News

Doctors don't speak to mothers enough

Doctors don't speak to mothers enough

Communication deficits after birth - midwives and doctors talk too little to mothers

According to the results of a survey published yesterday by the Bertelsmann Foundation and the Barmer GEK, the communication between doctors and midwives with mothers after birth shows considerable deficits. Overall, the interviewed mothers were quite satisfied with the care, but many criticized that the midwives and doctors had spoken to them too little after the birth. This also applied to more serious medical interventions, such as a Caesarean section.

More than 1,500 women who had had a child in 2011 were interviewed as part of the 2012 health monitor of the Bertelsmann Foundation and the Barmer GEK. Almost a third of the births were cesarean. Many of the women surveyed criticized the lack of exchange with doctors and midwives after the birth. "In this way, more than a quarter of women with a Caesarean section confirm that no one spoke to them after birth," reports the Barmer GEK.

No opportunity to talk to midwives and doctors after childbirth The overall satisfaction of mothers with care during pregnancy, before birth and in the puerperium is gratifyingly high. Here the mothers gave very good values ​​between eight and nine points on a scale of one to ten. In particular, the care given by the midwives during childbirth was strongly appreciated, according to the Barmer GEK. However, the satisfaction of the mothers with the care after the birth was less positive. Many complained about deficits in communication. A third of the women who were born naturally had “no opportunity to talk to the doctor or midwife afterwards,” reports the Barmer GEK.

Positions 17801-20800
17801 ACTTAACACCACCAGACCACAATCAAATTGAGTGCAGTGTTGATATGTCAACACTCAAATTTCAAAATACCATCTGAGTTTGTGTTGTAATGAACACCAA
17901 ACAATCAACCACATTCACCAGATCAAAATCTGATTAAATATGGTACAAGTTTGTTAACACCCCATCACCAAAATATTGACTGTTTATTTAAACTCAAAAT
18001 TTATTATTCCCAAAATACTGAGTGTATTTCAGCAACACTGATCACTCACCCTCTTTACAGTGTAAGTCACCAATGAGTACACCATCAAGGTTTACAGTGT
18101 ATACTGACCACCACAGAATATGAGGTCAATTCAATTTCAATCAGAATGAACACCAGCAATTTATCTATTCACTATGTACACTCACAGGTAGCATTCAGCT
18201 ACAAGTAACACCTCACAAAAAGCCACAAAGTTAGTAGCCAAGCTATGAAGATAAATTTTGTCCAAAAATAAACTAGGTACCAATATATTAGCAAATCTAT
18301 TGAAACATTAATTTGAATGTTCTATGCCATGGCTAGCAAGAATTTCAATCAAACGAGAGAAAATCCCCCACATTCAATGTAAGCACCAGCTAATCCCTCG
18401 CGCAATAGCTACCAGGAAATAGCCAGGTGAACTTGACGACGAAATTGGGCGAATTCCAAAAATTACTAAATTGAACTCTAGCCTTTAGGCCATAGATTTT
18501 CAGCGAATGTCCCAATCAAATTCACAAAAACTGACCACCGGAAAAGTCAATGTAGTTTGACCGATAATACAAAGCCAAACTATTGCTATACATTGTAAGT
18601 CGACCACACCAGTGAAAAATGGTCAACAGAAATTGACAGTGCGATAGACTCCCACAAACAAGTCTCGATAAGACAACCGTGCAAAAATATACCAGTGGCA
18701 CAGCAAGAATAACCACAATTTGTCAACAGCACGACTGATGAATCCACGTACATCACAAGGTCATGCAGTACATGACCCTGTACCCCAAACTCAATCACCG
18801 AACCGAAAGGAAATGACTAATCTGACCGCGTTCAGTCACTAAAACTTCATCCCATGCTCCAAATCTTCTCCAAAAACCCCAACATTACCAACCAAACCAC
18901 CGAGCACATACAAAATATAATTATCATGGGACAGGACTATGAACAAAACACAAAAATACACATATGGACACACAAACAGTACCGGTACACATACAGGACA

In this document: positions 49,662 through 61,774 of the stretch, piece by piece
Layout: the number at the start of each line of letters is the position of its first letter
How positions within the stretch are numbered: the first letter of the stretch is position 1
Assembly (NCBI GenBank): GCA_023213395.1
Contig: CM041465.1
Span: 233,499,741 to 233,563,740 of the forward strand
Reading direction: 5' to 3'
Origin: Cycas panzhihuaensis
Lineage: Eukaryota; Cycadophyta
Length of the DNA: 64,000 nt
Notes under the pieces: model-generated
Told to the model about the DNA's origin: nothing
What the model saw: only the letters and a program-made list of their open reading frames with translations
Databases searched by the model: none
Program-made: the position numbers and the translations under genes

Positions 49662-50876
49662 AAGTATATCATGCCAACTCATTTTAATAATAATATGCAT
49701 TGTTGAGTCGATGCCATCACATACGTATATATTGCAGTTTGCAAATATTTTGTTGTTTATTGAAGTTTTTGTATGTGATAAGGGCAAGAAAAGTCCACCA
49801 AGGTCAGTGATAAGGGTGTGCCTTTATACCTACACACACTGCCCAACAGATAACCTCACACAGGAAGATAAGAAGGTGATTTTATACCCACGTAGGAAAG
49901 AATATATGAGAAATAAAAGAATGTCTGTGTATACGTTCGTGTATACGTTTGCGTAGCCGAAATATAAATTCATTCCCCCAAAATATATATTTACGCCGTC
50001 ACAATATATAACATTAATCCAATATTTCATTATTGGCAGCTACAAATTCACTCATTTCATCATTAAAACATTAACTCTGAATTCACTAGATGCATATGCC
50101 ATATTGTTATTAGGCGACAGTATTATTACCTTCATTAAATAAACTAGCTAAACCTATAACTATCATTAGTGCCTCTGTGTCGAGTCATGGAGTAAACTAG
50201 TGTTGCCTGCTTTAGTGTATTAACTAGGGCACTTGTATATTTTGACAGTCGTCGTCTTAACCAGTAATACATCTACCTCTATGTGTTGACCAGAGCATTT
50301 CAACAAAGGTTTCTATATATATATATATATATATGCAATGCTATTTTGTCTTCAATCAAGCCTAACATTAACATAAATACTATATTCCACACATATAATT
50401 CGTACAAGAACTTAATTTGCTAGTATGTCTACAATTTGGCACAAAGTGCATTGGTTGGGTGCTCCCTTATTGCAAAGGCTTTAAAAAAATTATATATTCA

Communication after Caesarean sections especially important More than 25 percent of women with Caesarean sections confirmed that no one had spoken to them after the birth. According to Petra Kolip from the University of Bielefeld, co-author of the study, "a sufficiently long informational discussion before birth and a joint follow-up at least after a caesarean section" should actually "be part of the standard of obstetrics practice." Because medical interventions during childbirth and the caesarean section are "Massive interventions with which doctors and midwives must not leave mothers alone."

Improvements in communication required If there was a conversation between mothers and midwives or doctors after the birth, according to the results of the current survey, this was mostly extremely scarce. Only seven percent of the mothers could speak to the midwives for more than thirty minutes after birth. Only two percent of the women interviewed had a conversation with the doctors lasting longer than half an hour. Improvements seem to be urgently needed here, because on the part of mothers there is often a considerable need for communication, especially after heavier births. The doctors and midwives should take the necessary time, which, however, often seems difficult in the stressful everyday life of a clinic, even from a cost perspective. (fp)

Also read:
Every third child comes by caesarean section
Regional differences in Caesarean section births
Every third baby is born by caesarean section
Cesarean section or natural birth?
Caesarean section increases the risk of being overweight
Caesarean section increases type I diabetes risk
Every third child is born by Caesarean section

Image: Momentchen / pixelio.de

Author and source information


Video: Sleepy teens: A public health epidemic. Wendy Troxel. TEDxManhattanBeach (September 2020).